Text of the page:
The shoot was just 13 days and waking up every morning hoping above hope that we would achieve everything we needed was one of the big pressures.

We did this through the sheer dedication and professionalism of everyone involved, especially Director Colin Teague, First Assistant Director Lee Trevor and Line Producer Catrin Lewis Defis - and of course Ruth herself.

Watching Ruth being filmed as she performed This Is My Life looking sensational in the beautiful Brangwyn Hall in Swansea (which doubled as a 1960s TV Studio) was completely magical and moved members of the crew to tears.

It is in the final moments of the film and it was a coming together and representation of all the talent on this project - from Shirley to Ruth, to every member of the cast and crew.

Katherine Lannon is the Producer of Shirley.

Part of BBC Two's Mixed Race Season, Shirley is broadcast on Thursday 29th September at 9pm.

Comments made by writers on the BBC TV blog are their own opinions and not necessarily those of the BBC.

Comments

  • Comment number 1.

    I have a question for the Bang scientific programme. I used to swim regularly in the sea at Torbay, and hope to in the future. Following the nuclear spill at Fucushima (Japan) I heard that the radio-active water which was used to cool the reactors washed into the sea and made the radiation level in the nearby sea 3,000 times more dangerous. Is that radiated sea-water likely to wash up over here and do us swimmers damage? ie: is it still safe to swim in the sea at Torbay and for how long? - All the best, paranoid and selfish Al - and God please bless and protect, and heal those people at Fucushima.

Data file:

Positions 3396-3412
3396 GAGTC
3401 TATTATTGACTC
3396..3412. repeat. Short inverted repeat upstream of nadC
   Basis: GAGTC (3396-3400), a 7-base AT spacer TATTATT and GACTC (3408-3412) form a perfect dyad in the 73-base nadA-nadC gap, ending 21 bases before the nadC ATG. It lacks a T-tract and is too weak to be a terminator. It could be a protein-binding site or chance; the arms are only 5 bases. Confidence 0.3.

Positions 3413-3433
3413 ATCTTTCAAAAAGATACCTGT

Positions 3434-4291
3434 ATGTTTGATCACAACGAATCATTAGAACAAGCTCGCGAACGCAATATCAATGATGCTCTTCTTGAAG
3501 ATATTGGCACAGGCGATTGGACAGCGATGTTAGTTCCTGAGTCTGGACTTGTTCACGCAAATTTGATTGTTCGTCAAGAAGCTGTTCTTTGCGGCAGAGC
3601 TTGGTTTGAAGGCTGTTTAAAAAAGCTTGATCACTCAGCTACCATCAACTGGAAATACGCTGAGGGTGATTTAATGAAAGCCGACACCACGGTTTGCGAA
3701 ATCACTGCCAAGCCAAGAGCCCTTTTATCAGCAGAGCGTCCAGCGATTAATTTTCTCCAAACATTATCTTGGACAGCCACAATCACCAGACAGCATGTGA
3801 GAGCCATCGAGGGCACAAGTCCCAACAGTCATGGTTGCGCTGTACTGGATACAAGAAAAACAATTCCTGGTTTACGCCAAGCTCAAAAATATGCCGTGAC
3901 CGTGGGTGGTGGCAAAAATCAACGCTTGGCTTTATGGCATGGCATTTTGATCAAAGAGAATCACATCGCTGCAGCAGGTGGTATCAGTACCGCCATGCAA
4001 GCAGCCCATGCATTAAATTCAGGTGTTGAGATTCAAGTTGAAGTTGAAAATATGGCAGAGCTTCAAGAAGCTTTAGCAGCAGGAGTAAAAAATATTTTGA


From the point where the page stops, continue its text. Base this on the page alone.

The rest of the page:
• Comment number 2.

    I think that the acting was great in this drama. I am was very disappointed in the story line. The story told us little of Shirley's life and struggles growing up and only touched slightly on the prejudice that she faced when she never got the part in Oliver and that was it. I was angry that instead it seemed more about her mother and fathers lives. In fact it portrayed the stereo typical views of an age gone by where all white women where little more than sluts for having a relationship with a black man and those black men where no good, equally portraying that all children of mixed race parents where spawned from unsavory characters. I am from a mixed race back ground and my father was a hard working gentle-man and my mother a hard working nurse, both of whom where married and committed to raising their children well, in fact even more so because of the stigma back then. I am surprised that Ms Bassey would allow this programme to be aired. It says something about her if she is willing to allow such a negative portrayal of her parents to be aired this way in favour of her own reputation. Shame on You!!!

  • Comment number 3.

    In fact I would go as far as saying that considering it is 'Mixed Race' season that it may have served us better to find a writer of mixed race to write this storyline. Someone who had experience in this field.

  • Comment number 4.

    This was a very simplistic telling of Shirley's story - who was the father of the baby that was suddenly sprung upon us when she was signed up by the manager. She never lived with Kenneth Hume whom she was knew was gay and the baby she had whilst married was probably that of the actor Peter Finch - where was he in the story? What a whitewash